The second contingency is the removal by the government of the principal barrier to industry consolidation: employee-related obligations that certain steelmakers have accrued through prior restructuring actions, as well as those that will result from future rationalization activities. Obligations of domestic steelmakers that may be acquired by other domestic steel companies, as well as obligations to workers displaced in any subsequent rationalization, need to be reassigned to relevant government agencies, with existing government programs absorbing that cost to the maximum extent possible. No direct government payments to any steel company would be required, and U. S. Steel and any other acquiring company would remain responsible for their own obligations.
The third contingency requires a progressive new labor agreement that would provide for meaningful reductions in operating costs. U. S. Steel has held preliminary discussions concerning industry consolidation with the leadership of the United Steelworkers of America, which is generally supportive of the concept.
U. S. Steel Chairman, CEO and President Thomas J. Usher said, "We believe that an acquisition of National Steel, under the right circumstances, would be a positive first step toward consolidation in the steel industry. Of course, we are willing to proceed with such an acquisition only if we determine that it is in the best interests of our company's shareholders, customers, employees and creditors."
The potential exercise of the option by U. S. Steel, the negotiation and possible consummation of any merger agreement, and the potential completion of the industry consolidation plan referenced above are all subject to numerous conditions, some of which are described above. Many of these conditions depend upon actions by other parties, such as the federal government. There is no assurance that the option will be exercised, that any merger agreement will be negotiated and/or consummated, or that any industry consolidation in general will occur, nor any specificity concerning the terms upon which any of these might occur, other than the specific terms of the Option Agreement. Financial performance and results in the steel industry, including the results of U. S. Steel if any consolidation occurs, will be influenced by many factors. In accordance with "safe harbor" provisions of the Private Securities Litigation Reform Act of 1995, U. S. Steel, formerly United States Steel LLC, a subsidiary of USX Corporation, has included in the USX Corporation Form 10-K for the year ended December 31, 2000, as amended in Forms 10-K/A, and in subsequent Forms 10-Q and Forms 8-K, cautionary statements identifying important factors, but not necessarily all factors, that could influence such results.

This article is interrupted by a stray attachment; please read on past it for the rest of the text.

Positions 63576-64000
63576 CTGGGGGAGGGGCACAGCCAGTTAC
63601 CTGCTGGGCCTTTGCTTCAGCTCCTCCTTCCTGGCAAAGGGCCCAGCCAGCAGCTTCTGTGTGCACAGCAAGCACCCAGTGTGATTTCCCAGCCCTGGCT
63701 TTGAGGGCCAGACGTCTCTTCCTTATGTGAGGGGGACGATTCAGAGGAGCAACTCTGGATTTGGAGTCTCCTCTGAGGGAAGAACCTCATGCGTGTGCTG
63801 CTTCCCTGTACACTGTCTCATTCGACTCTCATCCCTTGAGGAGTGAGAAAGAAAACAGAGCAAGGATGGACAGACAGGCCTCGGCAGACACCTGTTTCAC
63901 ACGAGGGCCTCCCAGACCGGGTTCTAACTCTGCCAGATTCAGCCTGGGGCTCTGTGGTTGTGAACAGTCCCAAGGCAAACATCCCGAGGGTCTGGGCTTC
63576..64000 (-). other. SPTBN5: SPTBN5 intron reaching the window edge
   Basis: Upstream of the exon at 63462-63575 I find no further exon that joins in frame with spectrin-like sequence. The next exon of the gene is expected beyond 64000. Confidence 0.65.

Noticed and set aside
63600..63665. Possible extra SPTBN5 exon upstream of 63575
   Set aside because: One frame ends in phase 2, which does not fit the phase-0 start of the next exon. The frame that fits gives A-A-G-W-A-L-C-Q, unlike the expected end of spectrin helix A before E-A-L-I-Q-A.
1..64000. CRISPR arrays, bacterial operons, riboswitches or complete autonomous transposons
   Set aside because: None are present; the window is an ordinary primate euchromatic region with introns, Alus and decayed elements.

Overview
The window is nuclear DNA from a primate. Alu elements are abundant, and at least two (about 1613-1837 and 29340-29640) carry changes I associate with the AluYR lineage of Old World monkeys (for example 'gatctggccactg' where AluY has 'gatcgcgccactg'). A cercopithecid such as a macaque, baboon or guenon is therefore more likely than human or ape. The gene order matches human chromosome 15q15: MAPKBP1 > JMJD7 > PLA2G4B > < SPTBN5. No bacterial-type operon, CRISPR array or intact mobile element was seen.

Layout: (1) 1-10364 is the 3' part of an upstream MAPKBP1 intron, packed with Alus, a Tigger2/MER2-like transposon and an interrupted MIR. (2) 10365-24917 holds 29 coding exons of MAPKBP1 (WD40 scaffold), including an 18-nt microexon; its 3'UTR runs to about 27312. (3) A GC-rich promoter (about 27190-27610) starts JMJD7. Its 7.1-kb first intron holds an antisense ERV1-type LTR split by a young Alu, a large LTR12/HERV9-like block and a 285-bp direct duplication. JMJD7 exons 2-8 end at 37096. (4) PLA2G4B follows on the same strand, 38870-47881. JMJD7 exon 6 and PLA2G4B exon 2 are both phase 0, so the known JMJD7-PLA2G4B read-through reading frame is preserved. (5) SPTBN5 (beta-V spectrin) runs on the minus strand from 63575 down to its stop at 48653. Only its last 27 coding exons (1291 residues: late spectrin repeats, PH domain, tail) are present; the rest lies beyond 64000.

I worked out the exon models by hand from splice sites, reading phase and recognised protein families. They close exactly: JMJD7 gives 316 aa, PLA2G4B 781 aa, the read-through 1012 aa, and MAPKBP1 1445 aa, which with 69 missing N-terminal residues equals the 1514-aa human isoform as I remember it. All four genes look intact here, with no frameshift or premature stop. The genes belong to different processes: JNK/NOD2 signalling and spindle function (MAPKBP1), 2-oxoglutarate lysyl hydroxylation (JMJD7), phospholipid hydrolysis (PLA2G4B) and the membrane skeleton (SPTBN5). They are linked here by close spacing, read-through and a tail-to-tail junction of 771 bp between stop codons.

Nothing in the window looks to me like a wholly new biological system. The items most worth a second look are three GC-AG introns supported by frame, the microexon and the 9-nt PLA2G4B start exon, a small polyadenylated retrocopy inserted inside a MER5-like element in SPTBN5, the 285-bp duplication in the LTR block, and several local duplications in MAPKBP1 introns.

(For more information on U. S. Steel, visit our Website at http://www.ussteel.com/.)
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SOURCE: United States Steel Corporation